On 6/18/2012 11:51 AM, meekerdb wrote:
On 6/18/2012 1:04 AM, Bruno Marchal wrote:
On 17 Jun 2012, at 19:35, John Clark wrote:
On Sun, Jun 17, 2012 at Bruno Marchal <marc...@ulb.ac.be
> We can perhaps agree that consciousness-here-and-now is the
only truth we know which seems undoubtable, so it might be more
easy to explain the illusion of matter to consciousness than the
illusion of consciousness to a piece of matter.
If consciousness is more fundamental than matter then it's difficult
to explain why it's easy to find examples of matter without
consciousness but nobody has yet found a single example of
consciousness without matter.
This is debatable. nobody has found, nor can found, example of
primitive matter. It is a metaphysical hypothesis brought by
Aristotle (and of course it is a popular extrapolation among animals)
And almost all numbers have not been found.
Umm, almost none? Could you point to a single report of an instance
of a number being found and not just a representation of a number? It
has never happend! All we think we know about numbers is strictly taken
from our ability to understand the significance of representations of
numbers. For example, this 5 is not really a number; it is a symbolic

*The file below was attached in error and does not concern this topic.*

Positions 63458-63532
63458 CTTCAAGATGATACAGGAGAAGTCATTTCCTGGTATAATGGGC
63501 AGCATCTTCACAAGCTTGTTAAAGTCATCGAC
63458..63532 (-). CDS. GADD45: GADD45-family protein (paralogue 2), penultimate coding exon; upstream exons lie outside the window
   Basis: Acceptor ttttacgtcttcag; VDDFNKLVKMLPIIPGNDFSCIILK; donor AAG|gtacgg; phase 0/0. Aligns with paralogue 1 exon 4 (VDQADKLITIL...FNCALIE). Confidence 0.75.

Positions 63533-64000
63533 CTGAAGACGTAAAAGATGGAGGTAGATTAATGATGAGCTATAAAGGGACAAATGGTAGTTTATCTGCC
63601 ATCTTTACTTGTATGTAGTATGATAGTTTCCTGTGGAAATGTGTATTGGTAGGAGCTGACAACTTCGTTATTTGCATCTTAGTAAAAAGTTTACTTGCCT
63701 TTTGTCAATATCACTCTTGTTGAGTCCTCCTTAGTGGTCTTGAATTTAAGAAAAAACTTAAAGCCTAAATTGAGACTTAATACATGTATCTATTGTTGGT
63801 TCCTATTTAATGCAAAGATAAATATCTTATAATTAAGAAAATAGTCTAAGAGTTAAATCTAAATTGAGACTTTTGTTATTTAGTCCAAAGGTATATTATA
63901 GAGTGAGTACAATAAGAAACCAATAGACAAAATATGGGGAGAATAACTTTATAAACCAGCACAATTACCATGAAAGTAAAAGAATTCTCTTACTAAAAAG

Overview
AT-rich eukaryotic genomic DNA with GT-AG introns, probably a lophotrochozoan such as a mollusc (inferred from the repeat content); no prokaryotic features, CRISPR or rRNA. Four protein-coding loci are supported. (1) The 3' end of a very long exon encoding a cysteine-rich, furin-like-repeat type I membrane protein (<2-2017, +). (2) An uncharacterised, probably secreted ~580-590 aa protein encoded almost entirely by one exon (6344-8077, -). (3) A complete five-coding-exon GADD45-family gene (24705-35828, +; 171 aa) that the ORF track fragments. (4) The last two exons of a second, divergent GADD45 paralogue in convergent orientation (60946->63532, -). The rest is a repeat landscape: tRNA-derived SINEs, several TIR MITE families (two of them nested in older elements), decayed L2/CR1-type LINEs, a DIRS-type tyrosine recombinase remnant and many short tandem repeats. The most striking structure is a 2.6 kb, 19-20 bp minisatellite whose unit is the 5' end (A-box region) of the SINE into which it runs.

representation defined in terms of a pattern of pixels on your
computer's monitor or other output. It is not actually a number!
Now, it is easy, when assuming comp, to have example of consciousnes
without *primitive* matter, like all experiences emerging from the
Yeah yeah I know, it's all just a illusion, but why only that
illusion? Why is the "illusion" always that matter effects
consciousness and consciousness effects matter if one is more
fundamental than the other?
Because consciousness, to be relatively manifestable, introduced a
separation between me and not me, and the "not me" below my
substitution level get stable and persistent by the statistical
interference between the infinitely many computations leading to my
first person actual state.
How does on computation interfere with another? and how does that
define a conscious stream of thought that is subjective agreement with
other streams of thought?
Do you realize that you are asking Bruno the same question here
that I have been asking him for a long time now? Exactly how do
computations have any form of causal efficacy upon each other within an
immaterialist scheme? Might it be that 'subjective agreement" between
streams of thought is just another form of what computer science denotes
as bisimulation (except that it is not a timeless platonic version of it)?
"Nature, to be commanded, must be obeyed."
~ Francis Bacon
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